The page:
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Physicist Creates Solar System Symphony

Students and the public are invited to witness the intersection of space and live music
  • Virtual tour of solar system set to live orchestral suite, ‘The Planets,’ by Gustav Holst
  • Student’s double major inspired musical performance celebrating the celestial
  • Students and members of the public invited to stargaze after the performance

EVANSTON, Ill. --- Travel the solar system -- from the violent volcanoes of Venus to the many moons of Jupiter and the icy plains of Pluto -- on the notes of a seven movement orchestral suite, “The Planets,” performed by Northwestern University’s Bienen School of Music Brass Ensemble. 

“Evening of Brass: Solar System Symphony,” an audio and visual fusion of science and music on stage, will take place from 7:30 to 9 p.m. Tuesday, May 24, at Pick-Staiger Concert Hall, 50 Arts Circle Drive on the Evanston campus. Admission for students is $4, and the cost to the general public is $6.

The show is the brainchild of Northwestern alumnus Kyle Kremer, a double major in trumpet performance and astrophysics, who has returned after three years and two prestigious fellowships to earn a Ph.D. from the institution that best suits his multidisciplinary pursuits.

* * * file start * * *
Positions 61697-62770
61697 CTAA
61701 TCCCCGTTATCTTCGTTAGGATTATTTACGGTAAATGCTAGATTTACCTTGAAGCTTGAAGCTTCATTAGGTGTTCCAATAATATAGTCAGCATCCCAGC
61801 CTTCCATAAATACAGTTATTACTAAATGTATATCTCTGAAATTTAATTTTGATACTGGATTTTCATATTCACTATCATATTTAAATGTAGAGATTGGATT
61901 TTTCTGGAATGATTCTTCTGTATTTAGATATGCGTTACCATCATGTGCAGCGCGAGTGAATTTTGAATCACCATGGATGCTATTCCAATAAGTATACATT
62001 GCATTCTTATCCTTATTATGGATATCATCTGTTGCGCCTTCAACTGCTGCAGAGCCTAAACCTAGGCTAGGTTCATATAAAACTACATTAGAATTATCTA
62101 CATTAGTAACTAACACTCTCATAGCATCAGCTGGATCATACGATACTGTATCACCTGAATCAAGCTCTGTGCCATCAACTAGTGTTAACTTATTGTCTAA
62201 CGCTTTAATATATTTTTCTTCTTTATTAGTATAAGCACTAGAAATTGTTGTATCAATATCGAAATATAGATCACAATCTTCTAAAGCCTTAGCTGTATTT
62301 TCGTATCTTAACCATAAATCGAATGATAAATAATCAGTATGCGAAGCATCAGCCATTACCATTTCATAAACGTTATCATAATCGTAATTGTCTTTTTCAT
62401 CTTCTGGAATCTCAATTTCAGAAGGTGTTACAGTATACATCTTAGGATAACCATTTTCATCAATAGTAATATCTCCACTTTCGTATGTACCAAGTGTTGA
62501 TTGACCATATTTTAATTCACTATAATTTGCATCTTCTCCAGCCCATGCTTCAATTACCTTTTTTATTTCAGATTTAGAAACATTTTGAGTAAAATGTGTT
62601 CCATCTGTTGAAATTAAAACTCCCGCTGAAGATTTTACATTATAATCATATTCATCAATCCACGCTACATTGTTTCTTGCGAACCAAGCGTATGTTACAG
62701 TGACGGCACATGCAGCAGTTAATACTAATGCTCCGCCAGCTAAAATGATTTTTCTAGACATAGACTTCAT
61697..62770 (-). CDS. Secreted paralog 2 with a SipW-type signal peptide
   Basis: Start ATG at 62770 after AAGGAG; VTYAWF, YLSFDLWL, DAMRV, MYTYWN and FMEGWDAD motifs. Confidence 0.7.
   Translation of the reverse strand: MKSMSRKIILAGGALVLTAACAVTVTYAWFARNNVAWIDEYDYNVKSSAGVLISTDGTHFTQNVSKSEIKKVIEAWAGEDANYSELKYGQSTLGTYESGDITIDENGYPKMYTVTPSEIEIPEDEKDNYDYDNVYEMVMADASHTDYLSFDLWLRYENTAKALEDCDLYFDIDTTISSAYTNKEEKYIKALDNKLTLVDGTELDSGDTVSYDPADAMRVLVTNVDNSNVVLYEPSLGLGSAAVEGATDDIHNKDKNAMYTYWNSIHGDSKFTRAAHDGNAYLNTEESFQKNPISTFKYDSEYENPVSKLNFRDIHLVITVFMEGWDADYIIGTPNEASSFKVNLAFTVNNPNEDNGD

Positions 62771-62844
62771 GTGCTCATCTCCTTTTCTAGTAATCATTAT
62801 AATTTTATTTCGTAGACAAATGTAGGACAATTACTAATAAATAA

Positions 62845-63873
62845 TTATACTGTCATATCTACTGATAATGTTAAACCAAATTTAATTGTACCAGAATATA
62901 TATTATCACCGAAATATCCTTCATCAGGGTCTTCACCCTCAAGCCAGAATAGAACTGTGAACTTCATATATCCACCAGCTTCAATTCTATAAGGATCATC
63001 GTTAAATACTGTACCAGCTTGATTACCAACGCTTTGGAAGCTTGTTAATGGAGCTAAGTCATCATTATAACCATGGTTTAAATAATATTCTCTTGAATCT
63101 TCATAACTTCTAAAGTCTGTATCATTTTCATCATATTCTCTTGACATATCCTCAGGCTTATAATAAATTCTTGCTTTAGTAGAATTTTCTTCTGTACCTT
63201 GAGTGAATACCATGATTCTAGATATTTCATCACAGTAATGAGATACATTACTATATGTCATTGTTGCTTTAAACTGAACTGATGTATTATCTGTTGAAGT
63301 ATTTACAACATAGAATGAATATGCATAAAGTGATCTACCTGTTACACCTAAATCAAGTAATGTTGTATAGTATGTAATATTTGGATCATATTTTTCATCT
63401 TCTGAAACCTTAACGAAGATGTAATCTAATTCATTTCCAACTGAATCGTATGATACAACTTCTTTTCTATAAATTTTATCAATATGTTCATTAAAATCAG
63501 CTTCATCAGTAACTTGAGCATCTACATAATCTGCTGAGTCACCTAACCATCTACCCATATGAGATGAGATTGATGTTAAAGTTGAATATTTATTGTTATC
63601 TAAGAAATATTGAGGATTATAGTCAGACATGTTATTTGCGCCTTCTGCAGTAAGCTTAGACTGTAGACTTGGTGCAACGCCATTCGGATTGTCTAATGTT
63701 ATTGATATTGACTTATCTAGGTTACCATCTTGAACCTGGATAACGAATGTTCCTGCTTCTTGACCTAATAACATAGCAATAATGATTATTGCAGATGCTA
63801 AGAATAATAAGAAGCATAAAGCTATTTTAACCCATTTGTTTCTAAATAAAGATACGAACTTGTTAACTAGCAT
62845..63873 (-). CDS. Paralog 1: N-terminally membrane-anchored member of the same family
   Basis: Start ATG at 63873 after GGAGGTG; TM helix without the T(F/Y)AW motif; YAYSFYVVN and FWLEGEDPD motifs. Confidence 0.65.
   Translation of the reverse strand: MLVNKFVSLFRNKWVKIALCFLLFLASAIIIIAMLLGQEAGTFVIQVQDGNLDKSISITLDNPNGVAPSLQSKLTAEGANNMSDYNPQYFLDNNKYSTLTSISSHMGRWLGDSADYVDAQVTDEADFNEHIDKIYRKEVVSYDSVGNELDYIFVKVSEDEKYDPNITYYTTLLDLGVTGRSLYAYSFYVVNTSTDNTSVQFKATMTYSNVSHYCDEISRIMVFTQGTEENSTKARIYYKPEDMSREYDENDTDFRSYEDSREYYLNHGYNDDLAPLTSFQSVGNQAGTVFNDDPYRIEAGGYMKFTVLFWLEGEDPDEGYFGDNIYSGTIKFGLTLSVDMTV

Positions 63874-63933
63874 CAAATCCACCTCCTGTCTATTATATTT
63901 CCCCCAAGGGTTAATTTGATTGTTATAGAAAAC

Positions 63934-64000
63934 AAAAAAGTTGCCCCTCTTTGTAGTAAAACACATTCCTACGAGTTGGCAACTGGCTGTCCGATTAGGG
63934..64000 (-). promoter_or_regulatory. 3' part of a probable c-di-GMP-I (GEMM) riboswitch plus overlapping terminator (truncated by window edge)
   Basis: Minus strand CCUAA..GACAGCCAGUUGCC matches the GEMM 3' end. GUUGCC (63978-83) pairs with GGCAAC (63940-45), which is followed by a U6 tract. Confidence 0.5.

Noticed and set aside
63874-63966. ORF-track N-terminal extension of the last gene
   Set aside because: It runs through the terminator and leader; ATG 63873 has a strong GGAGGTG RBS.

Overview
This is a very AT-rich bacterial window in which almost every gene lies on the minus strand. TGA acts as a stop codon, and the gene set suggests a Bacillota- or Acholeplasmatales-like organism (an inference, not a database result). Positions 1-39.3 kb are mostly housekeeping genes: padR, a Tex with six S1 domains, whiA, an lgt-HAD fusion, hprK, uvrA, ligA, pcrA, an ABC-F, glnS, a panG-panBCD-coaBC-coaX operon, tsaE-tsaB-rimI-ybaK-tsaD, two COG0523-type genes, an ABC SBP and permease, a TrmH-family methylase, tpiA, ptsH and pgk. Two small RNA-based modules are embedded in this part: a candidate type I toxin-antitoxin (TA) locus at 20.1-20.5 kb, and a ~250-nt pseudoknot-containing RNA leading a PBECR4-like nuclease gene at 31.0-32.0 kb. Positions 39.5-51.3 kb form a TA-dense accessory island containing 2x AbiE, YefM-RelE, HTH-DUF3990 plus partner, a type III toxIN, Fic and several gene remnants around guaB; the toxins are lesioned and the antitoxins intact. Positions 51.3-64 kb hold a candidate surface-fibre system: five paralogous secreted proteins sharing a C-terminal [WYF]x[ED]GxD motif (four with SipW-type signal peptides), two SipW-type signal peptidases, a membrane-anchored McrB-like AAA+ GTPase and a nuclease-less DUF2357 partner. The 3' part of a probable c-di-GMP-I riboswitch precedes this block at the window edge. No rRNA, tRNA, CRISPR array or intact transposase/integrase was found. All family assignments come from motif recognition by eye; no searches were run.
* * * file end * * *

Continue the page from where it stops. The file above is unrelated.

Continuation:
“My life has been a constant battle between my two passions, but with Solar System Symphony, I think I’ve finally found a way to bring my two careers together,” Kremer said. 

Astronomy visualizations will be displayed as the Bienen School of Music Brass Ensemble performs music from Gustav Holst’s “The Planets” and other works, bringing new life to the incredible science of our solar system.

The program also includes the world premiere of Bienen lecturer and trombonist Timothy Higgins' Sinfonietta.

After the show (weather permitting), join Northwestern astronomers on the Arts Green South for a view of the night sky through a telescope. All ages welcomed.

Tickets may be purchased via the events webpage.

Learn more about Kyle Kremer at "Trumpeting a Music/Science Combo."